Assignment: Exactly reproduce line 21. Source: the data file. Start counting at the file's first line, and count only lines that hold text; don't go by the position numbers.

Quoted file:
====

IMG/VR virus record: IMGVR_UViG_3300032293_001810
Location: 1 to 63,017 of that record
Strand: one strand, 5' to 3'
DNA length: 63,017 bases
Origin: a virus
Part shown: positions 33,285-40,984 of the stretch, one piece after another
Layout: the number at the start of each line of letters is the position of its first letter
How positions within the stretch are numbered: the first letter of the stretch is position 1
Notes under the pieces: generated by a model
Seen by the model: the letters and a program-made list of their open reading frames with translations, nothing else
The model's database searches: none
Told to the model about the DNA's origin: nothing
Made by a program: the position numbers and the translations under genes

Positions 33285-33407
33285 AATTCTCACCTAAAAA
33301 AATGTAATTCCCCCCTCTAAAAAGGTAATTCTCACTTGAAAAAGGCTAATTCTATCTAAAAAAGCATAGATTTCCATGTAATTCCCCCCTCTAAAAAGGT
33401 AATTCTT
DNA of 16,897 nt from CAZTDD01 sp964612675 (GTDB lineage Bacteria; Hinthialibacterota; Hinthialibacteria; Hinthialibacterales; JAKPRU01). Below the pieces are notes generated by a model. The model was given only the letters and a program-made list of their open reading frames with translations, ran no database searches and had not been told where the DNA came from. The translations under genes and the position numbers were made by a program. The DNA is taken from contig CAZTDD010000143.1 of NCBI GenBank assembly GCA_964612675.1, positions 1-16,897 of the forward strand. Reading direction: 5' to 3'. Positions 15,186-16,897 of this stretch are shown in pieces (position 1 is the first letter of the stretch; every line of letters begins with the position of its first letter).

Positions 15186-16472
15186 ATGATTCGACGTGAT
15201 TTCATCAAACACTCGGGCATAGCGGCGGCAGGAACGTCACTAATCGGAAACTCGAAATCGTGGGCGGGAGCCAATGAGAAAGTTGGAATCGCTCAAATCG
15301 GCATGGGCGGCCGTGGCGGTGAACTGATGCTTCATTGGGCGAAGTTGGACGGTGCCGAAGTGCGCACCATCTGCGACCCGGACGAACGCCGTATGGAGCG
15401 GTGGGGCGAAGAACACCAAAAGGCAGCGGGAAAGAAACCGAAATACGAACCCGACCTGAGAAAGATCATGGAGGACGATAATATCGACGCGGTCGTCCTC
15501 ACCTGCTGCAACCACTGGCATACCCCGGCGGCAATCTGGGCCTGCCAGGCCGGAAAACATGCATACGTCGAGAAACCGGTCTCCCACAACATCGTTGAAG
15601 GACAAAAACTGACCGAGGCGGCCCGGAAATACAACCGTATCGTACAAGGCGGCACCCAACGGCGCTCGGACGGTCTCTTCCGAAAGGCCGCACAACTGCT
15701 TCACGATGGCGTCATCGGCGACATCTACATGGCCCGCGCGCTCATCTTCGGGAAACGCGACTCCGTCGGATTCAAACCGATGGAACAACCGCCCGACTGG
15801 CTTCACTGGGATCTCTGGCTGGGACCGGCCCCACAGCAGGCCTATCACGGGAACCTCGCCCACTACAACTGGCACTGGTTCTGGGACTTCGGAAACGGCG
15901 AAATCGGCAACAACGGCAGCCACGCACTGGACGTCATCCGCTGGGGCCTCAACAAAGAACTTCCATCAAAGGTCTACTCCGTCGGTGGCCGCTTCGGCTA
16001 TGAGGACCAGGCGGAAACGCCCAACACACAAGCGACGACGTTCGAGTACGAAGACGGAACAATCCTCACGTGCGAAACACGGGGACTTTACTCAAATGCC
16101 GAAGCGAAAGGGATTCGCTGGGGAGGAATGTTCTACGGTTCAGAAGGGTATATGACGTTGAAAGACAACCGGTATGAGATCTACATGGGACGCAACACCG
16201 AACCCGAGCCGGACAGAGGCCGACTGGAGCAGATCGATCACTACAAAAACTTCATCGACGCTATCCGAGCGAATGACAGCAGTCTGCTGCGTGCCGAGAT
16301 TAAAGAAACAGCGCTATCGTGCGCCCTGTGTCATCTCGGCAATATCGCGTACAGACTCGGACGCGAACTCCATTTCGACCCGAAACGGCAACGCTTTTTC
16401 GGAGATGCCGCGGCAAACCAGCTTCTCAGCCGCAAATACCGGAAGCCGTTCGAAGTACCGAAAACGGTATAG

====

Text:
15201 TTCATCAAACACTCGGGCATAGCGGCGGCAGGAACGTCACTAATCGGAAACTCGAAATCGTGGGCGGGAGCCAATGAGAAAGTTGGAATCGCTCAAATCG